Thursday, May 7, 2015

Listening to the Young People of Baltimore

By now I'm sure you know that on Tuesday, Attorney General Loretta Lynch traveled to Baltimore. The media did a pretty good job of covering that story. But I wonder if you've heard about this:
U.S. Labor Secretary Thomas Perez and Education Secretary Arne Duncan spent Wednesday afternoon at Frederick Douglass High School, where they discussed financial literacy and heard students' concerns about the lack of jobs and opportunities in Baltimore.

Perez said he and other federal officials went to Douglass to listen to students whose school was in the heart of the violence that broke out at nearby Mondawmin Mall last week and spilled into rioting and looting across the city...

Joining Perez and Duncan was Cabinet Secretary Broderick Johnson, a Baltimore native whose parents graduated from Douglass in 1955.

The officials held roundtable sessions with students throughout the day. The sessions were closed to reporters.
This is quite extraordinary. While it's important to connect with city officials as well as community/church/business leaders in Baltimore in order to form lasting solutions to the challenges the city faces, it is incredibly powerful to think that three members of the President's Cabinet spent a day listening to the concerns of high school students.

When Broderick Johnson said the other day that it's all about "recognizing that our young people are not the problem, but rather the solution,” it wasn't just a nice soundbite. This is how the Obama administration demonstrates that they're walking their talk.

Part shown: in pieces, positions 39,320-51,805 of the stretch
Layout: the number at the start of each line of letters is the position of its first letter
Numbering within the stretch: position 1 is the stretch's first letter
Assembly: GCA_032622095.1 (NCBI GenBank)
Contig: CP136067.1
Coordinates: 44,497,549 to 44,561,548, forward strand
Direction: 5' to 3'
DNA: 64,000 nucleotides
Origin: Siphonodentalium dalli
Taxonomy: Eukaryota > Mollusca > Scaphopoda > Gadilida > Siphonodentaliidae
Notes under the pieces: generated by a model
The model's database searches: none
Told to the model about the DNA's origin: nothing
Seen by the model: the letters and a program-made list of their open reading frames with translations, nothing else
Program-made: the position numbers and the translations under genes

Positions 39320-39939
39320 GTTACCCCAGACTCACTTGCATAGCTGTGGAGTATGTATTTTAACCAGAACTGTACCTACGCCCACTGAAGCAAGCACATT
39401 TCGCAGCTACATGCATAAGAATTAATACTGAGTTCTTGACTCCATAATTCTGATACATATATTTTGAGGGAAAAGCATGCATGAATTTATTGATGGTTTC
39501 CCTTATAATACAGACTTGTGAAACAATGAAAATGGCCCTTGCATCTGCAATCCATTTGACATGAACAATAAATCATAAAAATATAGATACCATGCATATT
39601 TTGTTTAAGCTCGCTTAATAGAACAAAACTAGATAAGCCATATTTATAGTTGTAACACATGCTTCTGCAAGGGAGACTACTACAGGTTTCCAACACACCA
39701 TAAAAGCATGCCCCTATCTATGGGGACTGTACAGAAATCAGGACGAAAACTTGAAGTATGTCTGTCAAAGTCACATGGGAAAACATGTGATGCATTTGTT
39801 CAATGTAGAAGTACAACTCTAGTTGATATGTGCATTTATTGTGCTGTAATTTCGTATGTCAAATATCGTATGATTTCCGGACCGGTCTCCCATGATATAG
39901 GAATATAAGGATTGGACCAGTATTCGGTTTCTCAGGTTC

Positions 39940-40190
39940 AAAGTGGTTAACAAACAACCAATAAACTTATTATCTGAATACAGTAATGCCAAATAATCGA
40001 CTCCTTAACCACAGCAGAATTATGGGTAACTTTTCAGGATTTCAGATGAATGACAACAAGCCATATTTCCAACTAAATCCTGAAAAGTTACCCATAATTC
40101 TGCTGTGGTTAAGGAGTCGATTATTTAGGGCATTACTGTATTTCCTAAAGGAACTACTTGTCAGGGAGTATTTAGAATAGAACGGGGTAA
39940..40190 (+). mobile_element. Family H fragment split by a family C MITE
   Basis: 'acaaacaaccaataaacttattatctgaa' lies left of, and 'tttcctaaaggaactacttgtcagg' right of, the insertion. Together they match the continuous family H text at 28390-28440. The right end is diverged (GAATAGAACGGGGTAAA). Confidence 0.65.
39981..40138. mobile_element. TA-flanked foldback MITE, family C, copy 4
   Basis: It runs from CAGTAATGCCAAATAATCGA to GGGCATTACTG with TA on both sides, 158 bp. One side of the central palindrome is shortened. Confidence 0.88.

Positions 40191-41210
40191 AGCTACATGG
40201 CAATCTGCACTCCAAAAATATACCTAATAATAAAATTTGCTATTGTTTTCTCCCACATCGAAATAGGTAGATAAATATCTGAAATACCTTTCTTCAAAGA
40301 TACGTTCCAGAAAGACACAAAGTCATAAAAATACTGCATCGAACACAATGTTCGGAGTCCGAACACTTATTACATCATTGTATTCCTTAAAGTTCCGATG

1 comment:

  1. Just finished a web conference on the role of worker owned coops as a strategy for taking back control over the economies of embattled cities. It is a realistic program, it's working in many places within the Midwest, Northeast and South. It is strongly abetted by the Department of Labor that is offering funds to communities to help with planning and prep for specifically employee owned businesses. One program that is working is 1worker1vote.org that has sparked community efforts in several states already. Baltimore is determined to become part of this movement. It is one of the best answers to inequality, injustice, racism.

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